Bordeaux 2015: a vintage like no other
Author: Max Lalondrelle
Prior to tasting the 2015 vintage, I’d anticipated it was going to be the best since 2010: that is now 100 percent confirmed.
Before our tasting trip, we’d been given the impression that it was a magnificent vintage across Bordeaux: once we were actually on the ground and started tasting, we discovered that some regions were a bit patchier than expected. There are some outstanding wines, some very good wines and there are some wines that would not equal the best wines of the last five years.
What is really in evidence is that, weather-wise, it’s a vintage of two halves with hot conditions during the summer and some cooler and wetter weather towards the end. What made the big difference was vineyard management and the strategy employed by different properties: this is reflected in the wines.
Some wines can be described like a lollypop on its side, where the stick is the very long, fresh acidic start with a big bowl of fruit at the end – at this stage, they’re little bit unbalanced. However, the great wines have got a wonderful, fresh core of fruit. It’s not a bold, fat, juicy vintage like 2009; it’s not as powerful as 2010 – but many wines from 2015 have got absolutely beautiful precision, balance and elegance. In my 15 years of doing Bordeaux en primeur I haven’t come across a comparable style.
In terms of regions, we were led to believe – especially by those in the South! – that the northern part of Bordeaux had been affected by higher than average rainfall, however, for the St Estèphe estates we visited, we were pleasantly surprised by the general level of quality. (It should be noted that we only tasted at the best properties, but from what we tried it’s very, very good.)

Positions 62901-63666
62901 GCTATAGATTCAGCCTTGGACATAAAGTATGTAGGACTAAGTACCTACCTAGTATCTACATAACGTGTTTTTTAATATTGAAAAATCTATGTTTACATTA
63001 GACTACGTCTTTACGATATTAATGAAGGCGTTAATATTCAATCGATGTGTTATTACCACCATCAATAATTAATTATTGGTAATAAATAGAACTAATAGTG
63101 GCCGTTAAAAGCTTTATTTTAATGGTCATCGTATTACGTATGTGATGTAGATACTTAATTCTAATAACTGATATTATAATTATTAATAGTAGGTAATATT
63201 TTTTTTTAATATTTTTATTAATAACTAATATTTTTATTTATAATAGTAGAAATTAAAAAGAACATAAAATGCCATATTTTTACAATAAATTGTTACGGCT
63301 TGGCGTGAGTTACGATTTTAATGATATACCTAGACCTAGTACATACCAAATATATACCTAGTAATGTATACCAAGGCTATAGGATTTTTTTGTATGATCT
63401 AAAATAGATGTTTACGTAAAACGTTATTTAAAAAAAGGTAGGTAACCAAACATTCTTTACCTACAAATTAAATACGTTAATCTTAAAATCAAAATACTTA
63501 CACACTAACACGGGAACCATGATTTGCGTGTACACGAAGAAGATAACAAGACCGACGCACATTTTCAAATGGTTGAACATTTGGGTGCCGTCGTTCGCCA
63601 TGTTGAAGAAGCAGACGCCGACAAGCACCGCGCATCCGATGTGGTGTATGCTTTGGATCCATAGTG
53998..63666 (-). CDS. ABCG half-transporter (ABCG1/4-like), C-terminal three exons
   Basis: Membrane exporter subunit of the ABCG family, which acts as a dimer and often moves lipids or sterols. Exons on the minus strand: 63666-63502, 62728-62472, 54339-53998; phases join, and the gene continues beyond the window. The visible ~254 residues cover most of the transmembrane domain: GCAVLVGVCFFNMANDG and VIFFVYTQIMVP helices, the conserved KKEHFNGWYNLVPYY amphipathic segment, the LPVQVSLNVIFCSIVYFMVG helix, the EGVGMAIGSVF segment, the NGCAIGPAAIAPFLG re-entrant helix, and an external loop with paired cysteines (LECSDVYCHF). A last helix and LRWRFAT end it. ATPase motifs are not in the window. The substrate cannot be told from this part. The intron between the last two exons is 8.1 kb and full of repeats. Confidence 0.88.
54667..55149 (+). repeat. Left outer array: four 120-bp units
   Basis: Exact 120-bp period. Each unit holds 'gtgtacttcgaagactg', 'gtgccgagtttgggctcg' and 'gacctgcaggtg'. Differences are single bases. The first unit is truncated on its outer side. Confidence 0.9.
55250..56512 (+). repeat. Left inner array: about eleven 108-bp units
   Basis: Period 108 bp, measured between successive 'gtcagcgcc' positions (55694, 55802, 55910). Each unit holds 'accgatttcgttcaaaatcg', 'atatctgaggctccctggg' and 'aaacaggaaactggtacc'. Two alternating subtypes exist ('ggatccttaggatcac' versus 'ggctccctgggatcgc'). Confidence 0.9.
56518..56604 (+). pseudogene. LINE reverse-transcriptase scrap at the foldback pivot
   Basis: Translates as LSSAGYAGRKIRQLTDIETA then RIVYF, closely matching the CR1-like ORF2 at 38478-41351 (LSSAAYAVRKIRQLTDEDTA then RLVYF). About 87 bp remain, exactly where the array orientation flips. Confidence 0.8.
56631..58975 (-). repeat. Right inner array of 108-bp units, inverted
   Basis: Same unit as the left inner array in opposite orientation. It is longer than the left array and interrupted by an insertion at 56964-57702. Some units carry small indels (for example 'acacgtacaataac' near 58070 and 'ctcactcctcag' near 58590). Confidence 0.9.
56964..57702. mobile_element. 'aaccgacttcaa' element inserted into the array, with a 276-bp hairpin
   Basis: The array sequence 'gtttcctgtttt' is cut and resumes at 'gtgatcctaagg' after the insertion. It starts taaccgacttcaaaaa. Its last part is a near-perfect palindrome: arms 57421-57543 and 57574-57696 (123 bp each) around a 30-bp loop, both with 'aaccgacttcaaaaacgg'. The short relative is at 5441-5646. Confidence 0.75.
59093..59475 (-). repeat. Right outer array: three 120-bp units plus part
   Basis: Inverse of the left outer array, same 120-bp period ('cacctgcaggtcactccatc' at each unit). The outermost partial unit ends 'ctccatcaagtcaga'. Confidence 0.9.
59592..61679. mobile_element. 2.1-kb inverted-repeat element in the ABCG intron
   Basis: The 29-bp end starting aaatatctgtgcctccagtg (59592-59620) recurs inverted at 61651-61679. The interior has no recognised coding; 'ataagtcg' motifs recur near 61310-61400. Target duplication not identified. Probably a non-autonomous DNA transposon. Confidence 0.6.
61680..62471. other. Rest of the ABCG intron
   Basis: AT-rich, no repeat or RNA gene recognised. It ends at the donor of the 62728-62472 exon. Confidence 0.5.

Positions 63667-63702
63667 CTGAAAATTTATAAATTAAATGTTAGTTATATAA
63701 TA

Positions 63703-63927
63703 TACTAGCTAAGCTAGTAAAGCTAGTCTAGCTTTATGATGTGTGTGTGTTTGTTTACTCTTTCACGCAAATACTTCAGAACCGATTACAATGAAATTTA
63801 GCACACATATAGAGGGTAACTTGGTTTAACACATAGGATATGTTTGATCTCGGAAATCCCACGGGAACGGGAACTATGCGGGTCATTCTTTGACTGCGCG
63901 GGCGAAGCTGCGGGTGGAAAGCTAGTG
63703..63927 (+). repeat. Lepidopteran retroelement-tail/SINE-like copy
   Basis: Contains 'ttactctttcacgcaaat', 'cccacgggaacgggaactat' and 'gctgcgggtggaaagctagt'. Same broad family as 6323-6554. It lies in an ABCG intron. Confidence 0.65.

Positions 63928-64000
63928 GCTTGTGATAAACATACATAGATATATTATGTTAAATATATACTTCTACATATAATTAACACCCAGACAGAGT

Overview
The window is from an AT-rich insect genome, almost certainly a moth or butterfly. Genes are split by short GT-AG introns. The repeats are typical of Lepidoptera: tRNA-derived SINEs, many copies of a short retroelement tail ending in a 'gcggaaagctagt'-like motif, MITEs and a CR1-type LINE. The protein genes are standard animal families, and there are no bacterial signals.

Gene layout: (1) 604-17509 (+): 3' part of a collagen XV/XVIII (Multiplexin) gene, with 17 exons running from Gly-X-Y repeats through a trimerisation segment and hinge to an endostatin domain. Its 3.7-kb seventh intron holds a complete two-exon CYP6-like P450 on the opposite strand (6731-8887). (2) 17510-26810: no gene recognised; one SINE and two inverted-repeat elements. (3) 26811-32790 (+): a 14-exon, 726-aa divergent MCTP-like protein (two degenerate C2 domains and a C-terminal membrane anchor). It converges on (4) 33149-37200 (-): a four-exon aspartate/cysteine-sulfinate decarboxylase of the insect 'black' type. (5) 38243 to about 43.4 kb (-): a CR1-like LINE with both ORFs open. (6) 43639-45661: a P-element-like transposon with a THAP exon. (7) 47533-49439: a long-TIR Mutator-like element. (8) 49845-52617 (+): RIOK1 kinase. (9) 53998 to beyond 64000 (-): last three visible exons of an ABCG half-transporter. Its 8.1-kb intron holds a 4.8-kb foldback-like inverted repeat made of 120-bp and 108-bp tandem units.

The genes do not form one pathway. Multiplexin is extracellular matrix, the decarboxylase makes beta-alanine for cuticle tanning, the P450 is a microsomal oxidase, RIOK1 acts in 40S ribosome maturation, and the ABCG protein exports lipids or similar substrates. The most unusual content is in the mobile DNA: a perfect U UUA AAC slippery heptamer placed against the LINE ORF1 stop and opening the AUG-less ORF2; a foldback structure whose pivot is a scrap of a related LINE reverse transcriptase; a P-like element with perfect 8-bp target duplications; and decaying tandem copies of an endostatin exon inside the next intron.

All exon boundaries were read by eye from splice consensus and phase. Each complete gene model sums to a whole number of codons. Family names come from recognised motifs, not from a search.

For me, Pauillac and St Julien were the areas that have the least homogeneity, with some absolutely brilliant wines and, equally, some less good wines. Margaux seems to have performed well across the board, with very few exceptions: I think this is the first vintage I can remember where, as a region Margaux, has been leading the pack.
In Graves and Pessac-Léognan, most of the wines we tasted also performed very well. Also, while I usually find St Emilion and Pomerol “difficult” due to the high level of alcohol in Merlot, this year, across the board, I’ve found that the wines have been extremely good. They have produced classic St Emilion rather than bold, fat and alcoholic wines.
Of course, the question of pricing is now foremost in our mind. There is no doubt that we are expecting an increase in prices, which will reflect the increase in quality against a very cheap 2014 vintage – however, we are asking for this increase to be a sensible one in order for 2015 to take its correct place in the vintage pecking order.